One of the executives kept complaining about the fact that his colleague was not including him in the project in a transparent way. But, the other swore he was doing his best to do so. When I asked if they have created clear expectations about how to work together, and made specific promises to each other on what they could be counted on for, the frustrated executive said “No” and added “this is basic stuff. My colleague should know how to communicate and how to include me”. As if there is some universal truth about how to work together effectively. Once the executives learned to make specific requests for what they needed from each other, rather than merely expect the other to behave consistent with their standards, things started to work much better.

We will be so much more powerful and happier in our lives if:

1)     Every time we are frustrated, disappointed or upset about unfulfilled expectations in any area we would ask our selves: “Are these my expectations OR did someone actually promise these to me?”

2)     If we wanted an expectation to be fulfilled in a certain area, we looked for someone who can promise these and explicitly request what we want.

3)     We stopped complaining, being disappointed or upset about unfulfilled expectations that nobody explicitly promised us.

It can be very energizing to have dreams, hopes and desires as long as we don’t get trapped in the vicious cycle of unfulfilled expectations.

Where in your work and life have you been frustrated, disappointed and upset about unfulfilled expectations that no one ever promised you to fulfill?

Having Effective Conversations to Build or Restore Trust in Any Relationship

There are some people with whom we easily build trusting, productive relationships — people with whom we connect and take our relationships to the next level without much trouble or controversy. But there are other relationships — personal and professional — that require more work, either because past dealings or misunderstandings have created mistrust or animosity, or because different personalities make it harder sometimes to find common ground. Sometimes there is a problem in the relationship that we need to address or react to. But at other times, even if the relationship is functioning sufficiently, we want to take it to a higher, better level.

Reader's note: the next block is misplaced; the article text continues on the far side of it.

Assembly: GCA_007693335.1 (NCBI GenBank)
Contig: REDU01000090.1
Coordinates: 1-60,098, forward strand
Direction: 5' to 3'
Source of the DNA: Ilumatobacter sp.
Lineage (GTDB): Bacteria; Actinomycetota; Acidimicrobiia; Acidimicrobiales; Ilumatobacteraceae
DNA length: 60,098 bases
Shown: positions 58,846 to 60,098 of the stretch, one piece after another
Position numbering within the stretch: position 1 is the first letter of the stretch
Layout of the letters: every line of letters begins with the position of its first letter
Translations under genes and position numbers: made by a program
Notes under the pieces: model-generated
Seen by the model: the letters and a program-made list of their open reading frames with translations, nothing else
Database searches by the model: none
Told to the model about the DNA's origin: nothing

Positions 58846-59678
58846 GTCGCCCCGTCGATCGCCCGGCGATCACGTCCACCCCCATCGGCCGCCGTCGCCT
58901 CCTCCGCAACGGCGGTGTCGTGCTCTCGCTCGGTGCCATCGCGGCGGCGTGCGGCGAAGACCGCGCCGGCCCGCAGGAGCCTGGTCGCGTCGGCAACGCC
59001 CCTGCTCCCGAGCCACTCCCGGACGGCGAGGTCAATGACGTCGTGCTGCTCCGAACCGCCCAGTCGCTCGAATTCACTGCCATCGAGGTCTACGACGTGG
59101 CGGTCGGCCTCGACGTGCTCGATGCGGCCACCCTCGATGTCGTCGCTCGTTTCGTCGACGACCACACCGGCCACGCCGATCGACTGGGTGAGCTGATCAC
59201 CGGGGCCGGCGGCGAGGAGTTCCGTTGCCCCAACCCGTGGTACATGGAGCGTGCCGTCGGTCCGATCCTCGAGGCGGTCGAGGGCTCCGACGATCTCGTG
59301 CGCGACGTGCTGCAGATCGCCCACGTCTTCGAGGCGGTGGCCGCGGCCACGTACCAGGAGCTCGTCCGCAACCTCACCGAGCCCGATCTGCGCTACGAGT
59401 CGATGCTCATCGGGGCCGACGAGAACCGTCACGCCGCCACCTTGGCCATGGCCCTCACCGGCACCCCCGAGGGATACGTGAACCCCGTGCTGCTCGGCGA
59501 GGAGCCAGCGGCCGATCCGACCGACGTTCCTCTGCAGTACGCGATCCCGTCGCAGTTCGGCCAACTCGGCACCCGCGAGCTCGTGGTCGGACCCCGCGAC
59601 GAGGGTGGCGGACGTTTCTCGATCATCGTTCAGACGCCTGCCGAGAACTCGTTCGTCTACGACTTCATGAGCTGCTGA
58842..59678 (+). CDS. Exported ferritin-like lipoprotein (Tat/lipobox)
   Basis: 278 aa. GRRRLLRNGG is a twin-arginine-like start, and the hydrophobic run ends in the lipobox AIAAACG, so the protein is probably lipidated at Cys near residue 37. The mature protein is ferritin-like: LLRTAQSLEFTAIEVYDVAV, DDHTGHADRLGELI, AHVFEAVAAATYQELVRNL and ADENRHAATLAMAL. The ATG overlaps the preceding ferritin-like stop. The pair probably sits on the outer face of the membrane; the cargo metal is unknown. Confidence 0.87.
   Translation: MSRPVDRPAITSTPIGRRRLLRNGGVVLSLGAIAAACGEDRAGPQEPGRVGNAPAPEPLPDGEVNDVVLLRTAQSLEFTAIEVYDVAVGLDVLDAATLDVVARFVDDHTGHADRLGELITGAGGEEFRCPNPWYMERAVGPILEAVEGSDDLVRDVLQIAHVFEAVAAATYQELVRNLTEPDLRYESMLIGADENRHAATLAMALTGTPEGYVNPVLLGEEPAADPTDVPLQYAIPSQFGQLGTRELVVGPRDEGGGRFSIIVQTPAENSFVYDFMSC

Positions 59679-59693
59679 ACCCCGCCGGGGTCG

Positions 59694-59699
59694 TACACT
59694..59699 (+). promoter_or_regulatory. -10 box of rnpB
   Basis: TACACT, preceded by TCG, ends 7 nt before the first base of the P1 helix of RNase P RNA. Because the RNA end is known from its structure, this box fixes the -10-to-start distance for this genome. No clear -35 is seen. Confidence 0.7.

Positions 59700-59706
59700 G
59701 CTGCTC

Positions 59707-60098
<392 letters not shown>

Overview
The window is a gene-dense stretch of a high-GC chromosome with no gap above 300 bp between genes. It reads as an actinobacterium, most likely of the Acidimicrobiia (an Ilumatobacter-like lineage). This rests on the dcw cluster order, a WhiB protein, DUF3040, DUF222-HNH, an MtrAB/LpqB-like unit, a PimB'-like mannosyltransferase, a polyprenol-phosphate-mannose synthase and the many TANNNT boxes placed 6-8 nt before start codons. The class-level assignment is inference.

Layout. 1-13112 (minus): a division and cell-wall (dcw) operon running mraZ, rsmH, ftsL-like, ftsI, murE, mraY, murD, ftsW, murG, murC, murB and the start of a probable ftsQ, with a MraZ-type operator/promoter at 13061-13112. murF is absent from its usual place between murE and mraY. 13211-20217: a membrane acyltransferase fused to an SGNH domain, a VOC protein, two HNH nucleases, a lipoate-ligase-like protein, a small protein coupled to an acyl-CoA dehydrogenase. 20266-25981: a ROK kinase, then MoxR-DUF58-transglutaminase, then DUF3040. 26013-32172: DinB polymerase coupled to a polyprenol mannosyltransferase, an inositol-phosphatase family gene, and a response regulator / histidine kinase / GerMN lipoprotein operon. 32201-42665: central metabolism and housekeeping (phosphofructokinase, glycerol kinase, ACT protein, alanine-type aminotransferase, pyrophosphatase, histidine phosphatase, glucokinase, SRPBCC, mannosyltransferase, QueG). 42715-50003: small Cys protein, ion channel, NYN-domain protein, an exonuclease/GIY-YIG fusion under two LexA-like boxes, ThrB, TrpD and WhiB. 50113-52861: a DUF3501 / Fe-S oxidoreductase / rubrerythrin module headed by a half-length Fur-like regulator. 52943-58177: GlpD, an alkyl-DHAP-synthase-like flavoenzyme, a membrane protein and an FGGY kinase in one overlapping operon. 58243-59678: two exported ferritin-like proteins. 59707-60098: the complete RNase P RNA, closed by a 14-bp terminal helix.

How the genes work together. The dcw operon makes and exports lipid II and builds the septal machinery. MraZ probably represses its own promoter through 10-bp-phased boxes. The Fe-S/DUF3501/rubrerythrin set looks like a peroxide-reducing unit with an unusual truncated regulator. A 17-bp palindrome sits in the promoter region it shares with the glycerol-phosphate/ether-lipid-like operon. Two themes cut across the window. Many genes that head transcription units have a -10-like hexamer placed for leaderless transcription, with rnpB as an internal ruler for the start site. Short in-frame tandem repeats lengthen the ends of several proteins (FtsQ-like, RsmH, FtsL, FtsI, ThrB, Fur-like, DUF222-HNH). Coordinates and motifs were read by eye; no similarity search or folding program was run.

Communication: The Key to Transforming Relationships

Trust, relationships, partnerships: These are just different ways of talking about the same thing — a level of intimacy and trust necessary in order to connect, interact and collaborate well with others. This intimacy lives in communication and is shaped by communication. It gets built through communication, and it can be destroyed by communication, or a lack thereof.

Over the next few weeks, I will share my thoughts about how to take any challenging relationship and transform it into a genuine partnership based on trust, respect and understanding. I will also cover how to take relationships that are functional to the next level. The principles for both scenarios are the same. The application has to be personalized to each person, relationship and circumstance.

The Four Steps for Transforming Any Relationship

There are four steps that if you follow will enable you to significantly transform or improve any dysfunctional or functional relationship no matter what the starting point. The more you understand these steps as principles or spaces to navigate the conversation through, the more confident and effective you will be at applying them to any circumstance:

  1. Step One: Align both parties on the need for improvement in the relationship and the level of trust, the desire to achieve these improvements, and the commitment to invest the time to achieve them.
  2. Step Two: Complete the history of the relationship by fully getting each other’s reality and experiences.
  3. Step Three: Create rich and exciting new possibilities for the future of the relationship.
  4. Step Four: Turn the new possibilities into clear actions, practices and results that take the relationship to the next level.